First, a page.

The ALL ARTS website and app have plenty of arts-related shows and films to stream, including original productions and archival content.
This week, we are showcasing seven legends of Latin music. The brief profiles are drawn from the 2009 PBS series Latin Music USA, which explored how various musical genres — like salsa, tejano and mambo — influenced R&B and rock in the United States.
For a deeper dive into the music, check out the program’s series playlist and listen while you read:
Cuban American musicians (and married couple) Gloria and Emilio Estefan gained critical success with the 1985 release of Gloria’s hit “Conga,” which was followed by a roll call of bops, including the smash “Rhythm Is Gonna Get You.” In 2015, the musical “On Your Feet!” debuted, chronicling the artists’ life through their music.
Born in Pacoima, Calif., Ritchie Valens created several enduring songs, including the 1958 release of “La Bamba,” during his brief career. Tragically, Valens died at the age of 17 in a plane crash that also claimed the lives of Buddy Holly and J.P. “The Big Bopper” Richardson in 1959.
Over the course of her more than six-decade-long career, Celia Cruz (affectionately known as the Queen of Salsa) recorded more than 70 albums. Born in Havana, Cuba, she joined the orchestra La Sonora Matancera as a lead singer in 1950. After the rise of Fidel Castro, Cruz deflected from the country, arriving in the U.S. in 1961. The stage veteran — known for elaborate stage costumes and for celebrating Afro-Latino musical traditions — signed with Fania Records in the 1970s, joining a mega-watt roster of salsa A-listers.
“By bringing Cruz to the label, [Jerry] Masucci introduced the star to a new generation,” the video’s narrator, Jimmy Smits, explains. “And Fania gained not only a singular talent but some old-school showbiz glamour.”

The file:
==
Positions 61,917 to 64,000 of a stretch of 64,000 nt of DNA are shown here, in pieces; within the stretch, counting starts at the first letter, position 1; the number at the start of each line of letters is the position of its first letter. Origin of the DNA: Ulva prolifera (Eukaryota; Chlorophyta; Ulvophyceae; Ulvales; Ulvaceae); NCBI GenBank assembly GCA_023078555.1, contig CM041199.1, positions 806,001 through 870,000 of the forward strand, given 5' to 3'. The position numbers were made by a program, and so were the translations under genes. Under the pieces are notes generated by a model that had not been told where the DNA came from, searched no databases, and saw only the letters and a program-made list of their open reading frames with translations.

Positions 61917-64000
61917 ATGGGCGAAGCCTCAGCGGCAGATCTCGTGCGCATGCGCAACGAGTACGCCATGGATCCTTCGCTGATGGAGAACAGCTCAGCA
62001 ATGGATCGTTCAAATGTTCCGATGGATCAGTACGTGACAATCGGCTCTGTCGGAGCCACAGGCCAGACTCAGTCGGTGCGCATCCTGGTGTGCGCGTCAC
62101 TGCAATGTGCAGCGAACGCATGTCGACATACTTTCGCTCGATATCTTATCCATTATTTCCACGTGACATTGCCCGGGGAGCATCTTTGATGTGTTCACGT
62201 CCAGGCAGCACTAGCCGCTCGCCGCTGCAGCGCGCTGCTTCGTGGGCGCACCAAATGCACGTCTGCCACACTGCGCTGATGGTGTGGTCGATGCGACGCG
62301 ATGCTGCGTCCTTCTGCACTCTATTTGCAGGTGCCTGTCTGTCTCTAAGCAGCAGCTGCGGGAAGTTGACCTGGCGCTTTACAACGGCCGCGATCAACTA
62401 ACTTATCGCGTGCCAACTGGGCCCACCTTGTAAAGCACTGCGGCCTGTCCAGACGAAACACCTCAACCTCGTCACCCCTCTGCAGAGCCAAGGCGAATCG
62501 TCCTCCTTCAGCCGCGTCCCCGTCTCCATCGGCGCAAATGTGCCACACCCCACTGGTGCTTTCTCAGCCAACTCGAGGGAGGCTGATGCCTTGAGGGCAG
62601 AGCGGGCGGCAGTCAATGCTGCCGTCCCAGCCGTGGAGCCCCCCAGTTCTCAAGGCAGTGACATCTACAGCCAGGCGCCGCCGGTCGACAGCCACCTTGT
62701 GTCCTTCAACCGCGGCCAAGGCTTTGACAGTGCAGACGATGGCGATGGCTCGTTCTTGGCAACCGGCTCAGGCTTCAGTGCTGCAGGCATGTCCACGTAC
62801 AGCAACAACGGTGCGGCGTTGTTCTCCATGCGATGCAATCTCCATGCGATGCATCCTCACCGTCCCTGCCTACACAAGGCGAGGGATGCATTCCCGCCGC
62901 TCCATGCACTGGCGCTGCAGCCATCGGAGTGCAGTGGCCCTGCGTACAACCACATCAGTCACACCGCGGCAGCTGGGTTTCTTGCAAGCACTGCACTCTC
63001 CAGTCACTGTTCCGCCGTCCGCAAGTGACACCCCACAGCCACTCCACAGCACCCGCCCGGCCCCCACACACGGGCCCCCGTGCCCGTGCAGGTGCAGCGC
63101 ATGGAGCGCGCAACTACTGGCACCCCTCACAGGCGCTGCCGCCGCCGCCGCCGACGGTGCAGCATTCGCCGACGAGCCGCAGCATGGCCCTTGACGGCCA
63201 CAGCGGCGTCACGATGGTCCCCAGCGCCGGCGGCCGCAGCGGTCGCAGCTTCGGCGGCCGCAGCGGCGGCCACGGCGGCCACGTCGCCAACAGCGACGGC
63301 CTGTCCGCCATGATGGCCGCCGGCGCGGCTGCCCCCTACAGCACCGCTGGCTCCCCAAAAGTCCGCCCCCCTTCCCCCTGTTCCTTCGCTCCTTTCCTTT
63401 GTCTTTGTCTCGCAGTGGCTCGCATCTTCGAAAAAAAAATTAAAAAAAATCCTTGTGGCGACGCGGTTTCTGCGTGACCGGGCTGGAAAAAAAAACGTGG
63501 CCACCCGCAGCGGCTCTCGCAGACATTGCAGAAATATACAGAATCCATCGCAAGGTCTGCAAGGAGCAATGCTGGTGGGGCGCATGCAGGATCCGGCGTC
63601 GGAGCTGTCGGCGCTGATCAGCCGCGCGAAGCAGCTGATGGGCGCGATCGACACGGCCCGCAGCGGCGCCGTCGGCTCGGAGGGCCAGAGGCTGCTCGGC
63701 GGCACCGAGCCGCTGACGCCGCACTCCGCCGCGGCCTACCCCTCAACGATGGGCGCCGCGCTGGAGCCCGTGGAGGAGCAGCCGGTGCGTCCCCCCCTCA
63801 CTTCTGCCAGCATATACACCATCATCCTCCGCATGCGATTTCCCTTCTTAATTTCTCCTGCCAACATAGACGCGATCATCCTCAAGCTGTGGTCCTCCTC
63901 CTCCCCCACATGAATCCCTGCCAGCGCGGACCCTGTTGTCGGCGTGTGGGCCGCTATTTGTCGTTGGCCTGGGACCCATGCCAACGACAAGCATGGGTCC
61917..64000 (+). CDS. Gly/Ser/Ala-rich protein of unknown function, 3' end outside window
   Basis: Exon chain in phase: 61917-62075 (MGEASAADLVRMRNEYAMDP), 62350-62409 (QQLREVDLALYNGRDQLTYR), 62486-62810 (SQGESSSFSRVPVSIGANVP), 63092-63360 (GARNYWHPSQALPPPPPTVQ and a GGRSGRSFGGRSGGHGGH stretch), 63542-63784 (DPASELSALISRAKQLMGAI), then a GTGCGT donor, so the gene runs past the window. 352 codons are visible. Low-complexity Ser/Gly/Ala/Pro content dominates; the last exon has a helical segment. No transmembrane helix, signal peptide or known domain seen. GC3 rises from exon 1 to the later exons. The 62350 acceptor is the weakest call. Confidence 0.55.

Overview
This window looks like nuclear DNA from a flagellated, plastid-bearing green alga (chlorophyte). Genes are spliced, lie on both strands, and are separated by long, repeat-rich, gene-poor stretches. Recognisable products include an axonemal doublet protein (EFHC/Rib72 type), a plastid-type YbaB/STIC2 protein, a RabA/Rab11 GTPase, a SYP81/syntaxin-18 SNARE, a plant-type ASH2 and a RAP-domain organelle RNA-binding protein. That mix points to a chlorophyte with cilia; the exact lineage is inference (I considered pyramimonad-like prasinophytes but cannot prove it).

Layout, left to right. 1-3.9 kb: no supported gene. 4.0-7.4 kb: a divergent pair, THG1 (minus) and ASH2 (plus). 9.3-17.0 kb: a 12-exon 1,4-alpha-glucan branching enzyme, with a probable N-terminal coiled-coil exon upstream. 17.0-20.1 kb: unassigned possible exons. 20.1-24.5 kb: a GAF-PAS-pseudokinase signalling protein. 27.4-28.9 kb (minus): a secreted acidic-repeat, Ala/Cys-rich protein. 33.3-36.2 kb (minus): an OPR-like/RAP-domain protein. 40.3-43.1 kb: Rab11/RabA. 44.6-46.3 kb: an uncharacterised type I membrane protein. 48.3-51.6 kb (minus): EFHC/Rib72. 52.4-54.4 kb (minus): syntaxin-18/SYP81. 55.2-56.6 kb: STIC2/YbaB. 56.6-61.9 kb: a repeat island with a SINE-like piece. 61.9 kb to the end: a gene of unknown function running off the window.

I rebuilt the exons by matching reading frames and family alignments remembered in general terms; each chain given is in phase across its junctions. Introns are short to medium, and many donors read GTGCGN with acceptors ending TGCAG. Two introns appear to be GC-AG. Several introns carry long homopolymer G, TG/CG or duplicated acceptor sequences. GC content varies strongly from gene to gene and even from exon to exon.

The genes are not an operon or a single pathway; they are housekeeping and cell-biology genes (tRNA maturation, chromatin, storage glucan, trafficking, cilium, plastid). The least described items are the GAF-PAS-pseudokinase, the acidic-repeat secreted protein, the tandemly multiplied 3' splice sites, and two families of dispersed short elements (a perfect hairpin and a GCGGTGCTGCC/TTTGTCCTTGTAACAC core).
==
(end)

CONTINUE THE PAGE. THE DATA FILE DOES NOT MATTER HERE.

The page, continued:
Puerto Rican singer-songwriter Ricky Martin (who has been credited as ushering in a “Latin pop explosion“) took up residence on the Billboard charts in 1999 with “Livin’ La Vida Loca,” which remained in the top slot for five consecutive weeks.
“This is a historic moment. This is a real crossover,” journalist Leila Cobo says in the film about the record label’s reaction to the hit. “And almost immediately, they began talking about other Latin acts that were going to come out with English language albums, and you could see maybe not a movement, but certainly a wave.”
Before Jennifer Lopez (also known as J.Lo) debuted her studio album “On the 6” in 1999, she made a name for herself on screen, performing as a Fly Girl dancer on “In Living Color” and in her leading role in the 1997 Selena biopic. After “On the 6,” Lopez’s star continued to rise to astronomical levels, securing her place within both film and music worlds.
“She’s sort of our 21st-century Marilyn Monroe,” Lin-Manuel Miranda says in the clip. “She is beyond actress. She is beyond singer — she is this icon.”
Shakira, born in Barranquilla, Colombia, began working with Emilio Estefan in the late 1990s, a collaboration that led to the artist’s crossover success in English and international markets. In 2001, Shakira released her fifth studio album, “Laundry Service,” which featured the hit “Whenever, Wherever” and marked her first primarily English language record.
“You know, I grew up in a Caribbean city,” she says in the video. “So I am used to merenguüe, salsa, vallenato, cumbia, but — I don’t know why — I just love rock and roll.”
Watch the full Latin Music USA series here.
Top Image: Celia Cruz in "Latin Music USA."